Thank you for visiting the ISU Ed. Leadershop. Our intent over the past few years has been to field-test community-engaged writings for PK-20 practitioner conversation -- quick, 5-minute "read's" that help put into perspective the challenges and opportunities in our profession. Some of the writings have remained here solely; others have been developed further for other outlets. Our space has been a delightful "sketch board" for some very creative minds in leadership, indeed.

We believe that by kicking around an idea or two and not getting too worked-up over it, the thinking and writing involved have even greater potential to make a difference on behalf of those we serve. In such, please give us a read; share with others. We encourage your thoughts, opinions, feelings, and reactions to our work and thank you for taking your time. You keep us relevant.

[Technical Note: If you find that your particular web browser does not allow you to view our articles for a full-text read, please simply select another browser and enjoy.]

Wednesday, September 3, 2014

Laboring on Projects

Laboring on Projects

By Dr. Ryan Donlan
Assistant Professor
Department of Educational Leadership
Bayh College of Education
Indiana State University

Labor Day earlier this week brought with it a national celebration of the American worker.  It also served as a gift that families could use to spend time together before recommitting to careers and education for the fall season.

Our household served as a hub of activity, as much of my extended family stayed for the weekend.  My nephew Jenner, now attending Rose Hulman Institute of Technology, brought his family to town for the big move-in. Other in-laws were passing through on their way to Kentucky.  We also had our neighbors stopping by, as well as our friend and colleague from China, Dr. Fenfen Zhou and her son, sharing some of their culinary expertise and good company.

At the intersection of these visits was something that reminded me of what happens in schools each and every day: folks “laboring over projects.” 

In our case, it was the addition of an attic ladder to an existing 34” X 23” opening in our garage ceiling.  Thankfully, my father-in-law is a retired contractor and although a few years past his heavy lifting, is always eager to complete something for his daughter and her family.

I’m a pencil-pusher, pretty much useless in these projects, or one step above, yet have a positive outlook and will try to learn anything.

Here’s how we labored over project:  In examining the opening, roughly eight feet above the garage floor, my father-in-law said immediately, “Who cut that hole?!?” 

What I didn’t know at the time was that most attic ladder door units are manufactured at least 48 inches in length; ones available for purchase locally were 54 inches.  The hole wasn’t nearly big enough.  After grabbing whatever tools I had around the garage, we set to work.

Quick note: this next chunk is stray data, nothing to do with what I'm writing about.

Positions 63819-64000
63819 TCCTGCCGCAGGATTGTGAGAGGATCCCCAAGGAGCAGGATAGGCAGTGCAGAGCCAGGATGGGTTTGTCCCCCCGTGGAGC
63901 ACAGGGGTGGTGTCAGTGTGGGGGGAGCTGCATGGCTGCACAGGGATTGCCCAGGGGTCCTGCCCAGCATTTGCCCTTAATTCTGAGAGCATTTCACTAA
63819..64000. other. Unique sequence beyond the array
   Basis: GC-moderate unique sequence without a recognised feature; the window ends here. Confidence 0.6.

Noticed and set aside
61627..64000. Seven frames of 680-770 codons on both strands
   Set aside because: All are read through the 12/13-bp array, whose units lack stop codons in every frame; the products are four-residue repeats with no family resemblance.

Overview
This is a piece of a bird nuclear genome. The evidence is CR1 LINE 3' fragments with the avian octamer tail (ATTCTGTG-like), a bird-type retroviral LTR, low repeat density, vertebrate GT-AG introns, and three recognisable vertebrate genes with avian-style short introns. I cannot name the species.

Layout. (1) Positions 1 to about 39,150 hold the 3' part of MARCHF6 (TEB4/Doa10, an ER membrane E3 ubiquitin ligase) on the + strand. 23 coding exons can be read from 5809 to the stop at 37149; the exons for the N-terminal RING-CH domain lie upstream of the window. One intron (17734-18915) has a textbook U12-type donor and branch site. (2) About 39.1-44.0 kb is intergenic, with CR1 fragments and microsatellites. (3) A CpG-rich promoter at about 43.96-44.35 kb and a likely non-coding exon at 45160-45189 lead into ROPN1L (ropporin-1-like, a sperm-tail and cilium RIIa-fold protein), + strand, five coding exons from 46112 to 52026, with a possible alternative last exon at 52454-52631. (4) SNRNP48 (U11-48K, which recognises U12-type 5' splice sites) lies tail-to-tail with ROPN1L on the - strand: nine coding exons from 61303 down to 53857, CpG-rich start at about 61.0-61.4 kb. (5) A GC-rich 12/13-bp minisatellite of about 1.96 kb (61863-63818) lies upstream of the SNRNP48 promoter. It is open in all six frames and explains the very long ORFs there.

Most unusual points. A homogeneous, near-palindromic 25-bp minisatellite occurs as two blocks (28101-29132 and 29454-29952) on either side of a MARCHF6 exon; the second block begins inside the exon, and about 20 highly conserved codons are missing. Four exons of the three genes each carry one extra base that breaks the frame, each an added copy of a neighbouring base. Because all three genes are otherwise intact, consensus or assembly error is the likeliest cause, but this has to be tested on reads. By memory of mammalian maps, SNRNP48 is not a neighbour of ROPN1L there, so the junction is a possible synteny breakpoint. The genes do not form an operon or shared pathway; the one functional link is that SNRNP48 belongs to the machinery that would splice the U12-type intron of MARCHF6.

There we were, my father-in-law, the seasoned veteran, with more knowledge forgotten in construction than most amass in a lifetime, yet no longer one to lift, pound, or carry all too much.  I’m there with a handful of hand-me-down, garage sale tools and “no game,” to speak of.  My wife, Wendy, much better at construction than I, is her father’s daughter, so that helped.  Thankfully, my brother-in-law returned from Rose Hulman about half way through the project, just in time to see me trapped in an attic, wondering how lag bolts worked, if that isn’t any indication of my expertise.  This was after all the electrical re-routing, re-wiring, cutting, sawing, climbing, and hammering to make a new hole in an existing garage roof.  With my brother-in-law’s rescue, we got the job done.  It was pretty difficult but a lot of fun.  We had a cheering section, and most of all, we were family.

I thought of some parallels to our schools.

Something (or someone) presents itself to us, having been cut the wrong size, shape, and utility level by people who created it without a clue.

We’re in charge of adding the proper features and attributes to make it useful, yet everything that is available to add is neither the right size nor the right shape, and we must do a lot of cutting and rewiring to even get things to fit.

Folks who have the expertise in doing this sort of thing are for the most part are retired and no longer perform most of the heavy lifting.  When available, however, they are willing to share what they know and can even pinch-hit when all else falls short.  They care deeply yet now live afar.

Others more enthusiastic are on-the-job every day yet might not have the expertise or the wisdom to tackle the toughest projects.

Many of the tools are antiquated and don’t work.

Someone repels-in from time to time and provides some quick answers that help in the short run, yet is usually from out-of-town and isn’t a regular.

Thankfully, we have people who love to work with one another and support each other to get the job done, as best they can.

Each day, another project presents itself, designed wrong, yet not through its own fault.  Those who built it no longer seem to hold as much responsibility, as they have moved on with their lives.

It’s up to us do the best we can with whatever we have available, working relentlessly to protect our investment from depreciation and our neighborhood, thus, from declining property value.

It seems that the folks working hardest in our American public schools are continuously laboring on projects, in a way eerily similar to the quality time spent with our families this past holiday weekend.


Dr. Ryan Donlan enjoys strolling around, finding parallels to the challenges educators face in American public schools.  He can be reached for conversation or commentary at (812) 237-8624 or at

No comments:

Post a Comment